You should now store the brush either in it’s original packaging or wrapped in kitchen towel to help keep all the bristles straight, ready for it’s next use.

If you are using oil based paints, you should start the same way and remove as much paint as possible, then use a brush cleaner or white spirit to wash the brush out in, you may have to use clean brush cleaner to make sure all the paint and colour is removed. You can then treat the brush as you would one you have used in water based paints, so wash in warm soapy water, use a brush comb if required and store in its original packaging or paper towel.

Storing clean brushes

Storing brushes

If you are going to use your brush again in the not too distant future you can buy a brush storage container, there are several on the market. By using these storage containeryou can quickly and easily come back to your brushes, they will still be soft, in the colour you want and ready to go. So they are well worth the investment if you use your brushes a lot or are a painter and decorator.

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Posted in Decorating Tips | 2 Comments »




Getting a professional finish – a quick guide to gloss work

Posted by Adrian
June 1st, 2011

Graphic of a paintbrush dripping paint

Getting a professional finish – a quick guide to gloss work

When you are painting gloss paintwork many people find they end up with brush marks in the final dried paintwork. This could be due to a couple of reasons.

I have been asked, how come I don’t get lots of brush marks, runs or dirt in my gloss work.

Preparation, Brushes and Paint

Firstly, your preparation is vital and shouldn’t be overlooked. You may find my post on Decoration and Preparation of interest.

Also you need to use a good quality brush, many cheaper brushes can be too wiry and stiff which can cause brush marks in the wet gloss.

Another thing to consider is to use a good quality gloss paint; many top brands will flow well as you apply the gloss to the woodwork eliminating brush strokes as it dries. Cheaper brands or solid non-drip type gloss can be a bit thick to apply and may not flow that well.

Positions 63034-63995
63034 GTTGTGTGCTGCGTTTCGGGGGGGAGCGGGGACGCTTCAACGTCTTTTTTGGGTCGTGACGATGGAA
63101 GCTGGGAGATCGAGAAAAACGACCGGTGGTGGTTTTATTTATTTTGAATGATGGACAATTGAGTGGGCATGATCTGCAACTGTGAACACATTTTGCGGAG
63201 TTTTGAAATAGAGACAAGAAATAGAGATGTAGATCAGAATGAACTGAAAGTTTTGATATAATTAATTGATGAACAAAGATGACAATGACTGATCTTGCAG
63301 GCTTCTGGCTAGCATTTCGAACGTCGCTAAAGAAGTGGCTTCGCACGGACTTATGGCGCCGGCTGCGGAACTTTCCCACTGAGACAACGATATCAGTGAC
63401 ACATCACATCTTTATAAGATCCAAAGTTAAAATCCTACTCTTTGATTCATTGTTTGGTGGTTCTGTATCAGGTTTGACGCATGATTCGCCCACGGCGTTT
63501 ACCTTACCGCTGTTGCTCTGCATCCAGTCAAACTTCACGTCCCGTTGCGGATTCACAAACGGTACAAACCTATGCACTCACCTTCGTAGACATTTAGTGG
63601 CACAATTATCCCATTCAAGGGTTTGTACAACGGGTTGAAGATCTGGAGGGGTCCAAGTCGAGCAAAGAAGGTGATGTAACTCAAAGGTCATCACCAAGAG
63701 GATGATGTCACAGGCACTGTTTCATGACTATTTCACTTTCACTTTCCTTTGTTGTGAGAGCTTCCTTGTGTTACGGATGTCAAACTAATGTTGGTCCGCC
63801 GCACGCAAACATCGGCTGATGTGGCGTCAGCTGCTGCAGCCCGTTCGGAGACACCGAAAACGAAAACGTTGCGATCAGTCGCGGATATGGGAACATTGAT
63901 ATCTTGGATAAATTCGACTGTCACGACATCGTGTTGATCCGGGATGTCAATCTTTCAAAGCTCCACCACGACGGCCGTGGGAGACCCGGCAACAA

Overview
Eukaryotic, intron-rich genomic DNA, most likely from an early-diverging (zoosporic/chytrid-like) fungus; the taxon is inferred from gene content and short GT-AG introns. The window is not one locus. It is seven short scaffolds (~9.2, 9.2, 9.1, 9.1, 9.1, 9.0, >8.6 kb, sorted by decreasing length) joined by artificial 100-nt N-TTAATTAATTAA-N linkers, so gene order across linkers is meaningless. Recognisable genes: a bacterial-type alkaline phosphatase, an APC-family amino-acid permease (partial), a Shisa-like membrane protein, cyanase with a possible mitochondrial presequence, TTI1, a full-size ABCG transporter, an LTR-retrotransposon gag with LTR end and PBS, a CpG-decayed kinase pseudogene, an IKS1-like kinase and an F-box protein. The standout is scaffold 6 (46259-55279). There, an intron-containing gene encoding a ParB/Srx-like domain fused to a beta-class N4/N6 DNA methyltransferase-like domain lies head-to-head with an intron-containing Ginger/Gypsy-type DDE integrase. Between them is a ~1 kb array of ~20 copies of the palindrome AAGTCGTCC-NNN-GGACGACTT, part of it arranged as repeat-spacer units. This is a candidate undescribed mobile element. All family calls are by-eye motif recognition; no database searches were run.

Applying the Gloss Paint

The other thing you need to consider is how you apply the gloss, you need to put enough on but not so much the gloss runs. This comes with experience and knowing the products you are using.

Once you have applied the gloss, use the brush to go over the area you have just painted with long strokes with an unloaded brush, this will help spread the gloss more evenly. Once you have done this, go over the area again with the unloaded brush with even lighter strokes until you are barely toughing the paint.

If you follow these basic steps your gloss work should look more like a professional has done it.

Be aware that if you are painting gloss paint and it is in a damp atmosphere, such as outside, you may get a ‘bloom’ (a dullness) over it by the next day and the sheen will be gone, and you will have to re-paint it. To avoid this, don’t paint gloss in a damp atmosphere of too early or too late in the year when the damp can affect your paint.

Please note: This post refers to oil based gloss paint and not water based gloss paint, although the principles are the same, drying times and how it acts differ.

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Posted in Decorating Tips | 2 Comments »